‘Community isolation centres needed for stable, covid positive patients ’
MUTARE’s porous Forbes Border Post remains a great concern in the wake of the increase in returning Zimbabwean residents coming through Mozambique, City of Mutare’s health services director, Dr Anthony Mutara has said.
Dr Mutara said this during a media briefing organised by the Zimbabwe National Editors’ Forum (ZINEF) in Mutare last week Thursday, where he warned against complacency by Mutare residents in the ongoing fight against the global coronavirus pandemic.
“The province is generally safe because of the measures we have in place to reduce the rate of transmission, but we feel there may be areas that need improvement at our border areas, where some people can illegally enter or exit through unauthorized points without being tested for covid-19, which is a high risk,” said Dr Mutara.
As of yesterday (Tuesday), Mozambique currently has 1012 positive coronavirus cases, eight deaths and 277 recoveries but there is also reportedly low testing of people. This makes it a high risk area if the Forbes Border is porous with people capable of entering and exiting willy-nilly for various reasons.
He said the relaxed lockdown measures under Level 2 were making people less vigilant of the life threatening virus. “Our major challenges haven’t changed, where people may perceive that this is not real and measures they are taking are not adequate…So my message to the community is that we need to remain very vigilant and not relax, despite having low transmission our numbers are going up,” said the Mutare municipality health service director.
Adding, “If you walk to our market places, shops and banks you will notice a lot of people are not practicing social distancing and people will have masks on them but will not be wearing the masks. So there is really need for our communities to improve their perception in terms of risk to transmitting and contracting the virus.”
Dr Mutara added that the current covid-19 measures are supposed to ensure people live symbiotically with the global pandemic, so there is need to remain compliant to control the virus at low transmission levels.
Speaking on behalf of the Minister of State for Manicaland Provincial Affairs Dr Ellen Gwaradzimba, the provincial epidemiology and disease control director, Dr Munyaradzi Mukuzunga said they were currently facing an acute shortage of test cartridges, which is forcing them to send samples to Harare at the moment.
“We have the capacity to diagnose PCR (polymerase chain reaction) testing at Mutare Provincial Hospital but the challenge at the moment is of test cartridges so at the moment all covid-19 samples are being sent to Harare. This affects turnaround time to test people and quickly get results. Instead of a day or two to give people their test results, it is taking more days because of this,” he said.
Dr Mukuzunga said as of last week Thursday Manicaland had 109 returnees that came through Forbes Border Post who were all placed under quarantine. Manicaland currently has 18 covid-19 positive cases and four recoveries. He said all the covid positive cases in Manicaland were from returning residents, adding that there were 11 infected people who were transferred to their provinces of origin, making it a total of 29 positive cases initially tested in Manicaland.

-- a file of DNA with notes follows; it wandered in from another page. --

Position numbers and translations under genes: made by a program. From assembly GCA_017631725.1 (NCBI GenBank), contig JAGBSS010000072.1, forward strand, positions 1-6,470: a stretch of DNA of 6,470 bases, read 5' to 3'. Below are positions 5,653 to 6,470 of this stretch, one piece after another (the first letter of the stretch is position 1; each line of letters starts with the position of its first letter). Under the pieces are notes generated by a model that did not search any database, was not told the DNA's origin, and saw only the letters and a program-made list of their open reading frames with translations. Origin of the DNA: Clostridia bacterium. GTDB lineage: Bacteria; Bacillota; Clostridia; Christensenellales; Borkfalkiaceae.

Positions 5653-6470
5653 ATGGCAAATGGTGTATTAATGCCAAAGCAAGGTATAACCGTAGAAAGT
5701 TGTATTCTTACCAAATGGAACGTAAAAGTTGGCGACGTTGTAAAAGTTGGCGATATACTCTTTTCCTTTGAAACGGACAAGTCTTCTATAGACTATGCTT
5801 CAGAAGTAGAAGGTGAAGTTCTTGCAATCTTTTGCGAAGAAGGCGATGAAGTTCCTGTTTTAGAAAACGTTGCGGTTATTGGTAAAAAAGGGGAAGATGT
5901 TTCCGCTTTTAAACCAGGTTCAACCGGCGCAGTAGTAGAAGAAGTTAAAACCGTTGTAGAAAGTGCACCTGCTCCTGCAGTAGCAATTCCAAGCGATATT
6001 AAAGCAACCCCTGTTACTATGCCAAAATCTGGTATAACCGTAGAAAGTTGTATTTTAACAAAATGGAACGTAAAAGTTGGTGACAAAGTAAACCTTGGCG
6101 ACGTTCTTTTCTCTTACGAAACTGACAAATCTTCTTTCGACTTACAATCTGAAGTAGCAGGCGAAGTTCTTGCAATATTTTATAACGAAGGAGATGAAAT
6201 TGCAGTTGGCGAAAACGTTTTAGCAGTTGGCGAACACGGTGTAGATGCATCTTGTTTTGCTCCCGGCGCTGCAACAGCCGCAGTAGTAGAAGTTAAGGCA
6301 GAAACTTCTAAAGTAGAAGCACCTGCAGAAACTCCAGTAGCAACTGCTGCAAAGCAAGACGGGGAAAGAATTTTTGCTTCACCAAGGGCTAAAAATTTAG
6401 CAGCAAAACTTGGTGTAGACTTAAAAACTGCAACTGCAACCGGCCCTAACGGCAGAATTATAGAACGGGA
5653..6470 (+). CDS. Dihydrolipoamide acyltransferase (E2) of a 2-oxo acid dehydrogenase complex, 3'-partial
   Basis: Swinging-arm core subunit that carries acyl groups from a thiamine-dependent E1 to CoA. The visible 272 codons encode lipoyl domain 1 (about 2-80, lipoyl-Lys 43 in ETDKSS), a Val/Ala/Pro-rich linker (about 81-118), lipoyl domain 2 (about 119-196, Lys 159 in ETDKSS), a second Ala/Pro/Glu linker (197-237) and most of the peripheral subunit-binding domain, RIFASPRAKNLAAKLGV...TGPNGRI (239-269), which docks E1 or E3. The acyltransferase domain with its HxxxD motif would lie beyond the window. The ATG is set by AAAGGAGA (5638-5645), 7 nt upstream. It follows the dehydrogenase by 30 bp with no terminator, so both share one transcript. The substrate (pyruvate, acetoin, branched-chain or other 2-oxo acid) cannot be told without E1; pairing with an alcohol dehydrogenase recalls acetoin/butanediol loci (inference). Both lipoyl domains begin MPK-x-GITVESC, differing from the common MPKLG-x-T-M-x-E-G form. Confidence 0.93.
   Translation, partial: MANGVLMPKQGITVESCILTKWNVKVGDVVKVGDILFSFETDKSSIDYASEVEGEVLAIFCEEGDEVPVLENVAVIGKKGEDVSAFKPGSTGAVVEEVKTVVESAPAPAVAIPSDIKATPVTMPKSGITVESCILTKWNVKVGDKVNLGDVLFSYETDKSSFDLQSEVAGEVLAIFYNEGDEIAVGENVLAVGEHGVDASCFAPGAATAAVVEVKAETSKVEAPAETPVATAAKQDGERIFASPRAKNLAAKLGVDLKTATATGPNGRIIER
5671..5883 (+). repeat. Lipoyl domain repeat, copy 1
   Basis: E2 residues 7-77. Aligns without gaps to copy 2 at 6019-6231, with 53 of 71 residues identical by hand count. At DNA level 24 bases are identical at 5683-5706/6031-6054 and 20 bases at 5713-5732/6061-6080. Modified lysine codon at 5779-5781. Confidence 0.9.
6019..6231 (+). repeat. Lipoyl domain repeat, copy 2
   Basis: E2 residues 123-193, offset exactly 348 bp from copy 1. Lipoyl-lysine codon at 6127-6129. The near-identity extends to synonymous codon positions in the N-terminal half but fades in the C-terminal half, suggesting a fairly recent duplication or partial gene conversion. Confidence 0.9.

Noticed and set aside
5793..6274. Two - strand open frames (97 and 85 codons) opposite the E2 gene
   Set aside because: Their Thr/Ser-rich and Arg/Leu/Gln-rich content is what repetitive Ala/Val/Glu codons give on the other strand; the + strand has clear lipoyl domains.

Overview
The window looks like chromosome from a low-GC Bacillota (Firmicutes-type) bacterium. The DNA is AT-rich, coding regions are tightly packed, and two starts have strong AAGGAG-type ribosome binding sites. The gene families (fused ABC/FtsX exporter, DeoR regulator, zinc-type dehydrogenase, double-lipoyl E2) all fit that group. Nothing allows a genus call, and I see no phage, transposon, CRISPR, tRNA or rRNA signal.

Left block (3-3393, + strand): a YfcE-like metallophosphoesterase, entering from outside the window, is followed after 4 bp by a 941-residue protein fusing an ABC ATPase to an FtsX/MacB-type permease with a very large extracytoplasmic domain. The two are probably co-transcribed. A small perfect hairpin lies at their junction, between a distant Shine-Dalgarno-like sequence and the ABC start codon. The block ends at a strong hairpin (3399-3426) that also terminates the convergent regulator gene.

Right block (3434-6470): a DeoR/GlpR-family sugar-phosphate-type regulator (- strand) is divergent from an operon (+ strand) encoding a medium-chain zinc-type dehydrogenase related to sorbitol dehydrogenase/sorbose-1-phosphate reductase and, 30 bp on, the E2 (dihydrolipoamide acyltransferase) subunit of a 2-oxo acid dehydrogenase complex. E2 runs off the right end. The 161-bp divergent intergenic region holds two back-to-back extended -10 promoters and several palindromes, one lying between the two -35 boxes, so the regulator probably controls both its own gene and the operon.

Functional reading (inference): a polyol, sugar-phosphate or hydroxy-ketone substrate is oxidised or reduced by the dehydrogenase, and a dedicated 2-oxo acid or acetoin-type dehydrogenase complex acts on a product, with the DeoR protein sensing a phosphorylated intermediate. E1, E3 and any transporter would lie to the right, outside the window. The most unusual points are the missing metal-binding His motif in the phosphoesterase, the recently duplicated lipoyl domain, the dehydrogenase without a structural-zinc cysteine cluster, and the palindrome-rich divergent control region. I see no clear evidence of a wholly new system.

He added that there is need for more quarantine and isolation centres in Manicaland after recently dropping Mutare Teachers College, Mary Mount Teachers College and Mutare Polytechnic College which were being used as quarantine centres. He said all three institutions have since been disinfected to pave way for the opening of tertiary institutions this month.
With the exception of Rowa Vocational Training Centre which was already in use as a quarantine centre, Dr Mukuzunga said they have chosen Magamba Vocational College, Forestry Industrial Training Centre, Toronto Centre and Vumba Youth Training Centres as substitutes. He added that they are however considering turning Rowa into an isolation centre citing that at the moment there was no community isolation centre in Manicaland.
According to Dr Mukuzunga quarantine centres were for housing returning Zimbabweans or any people who are suspected to be covid-19 infected until testing is done, while isolation centres will be for people who would have been diagnosed covid-19 positive, but not in critical condition for hospitalization.
“We currently have two positive cases at Rowa, who we are still deciding where to move to, but we are also currently considering turning Rowa into an isolation centre. Before, the Government direction was that even those that were positive could actually go into self-isolation at home, but the direction now is to have self-isolation centres for covid positive patients who are stable and do not necessarily need hospitalization. So we are making frantic efforts to ensure we have community isolation centres for positive cases who are stable in Manicaland,” he said.
Dr Mukuzunga also urged citizens to report all people they see that they feel would have snuck into the country without passing through the quarantine centres for PCR testing. He said people should know that the number of days under mandatory quarantine have since been reduced to eight days for those that test negative.
“All residents returning to Zimbabwe are subject to a 21-day quarantine period at a government-approved facility, but we are now able to do PCR tests after eight days then those that test negative can spend the remainder of their 21 days at home in self-isolation, so this is a positive for those that dread 21 days in a quarantine centre,” said Dr Mukuzunga.
Zimbabwe as of yesterday (Tuesday) has 734 covid positive cases recorded, seven deaths and 197 recoveries. On the other hand, in neighbouring South Africa where the virus transmission is reportedly high, there are 206 721 covid positive cases, 3310 confirmed deaths and 97 648 recoveries.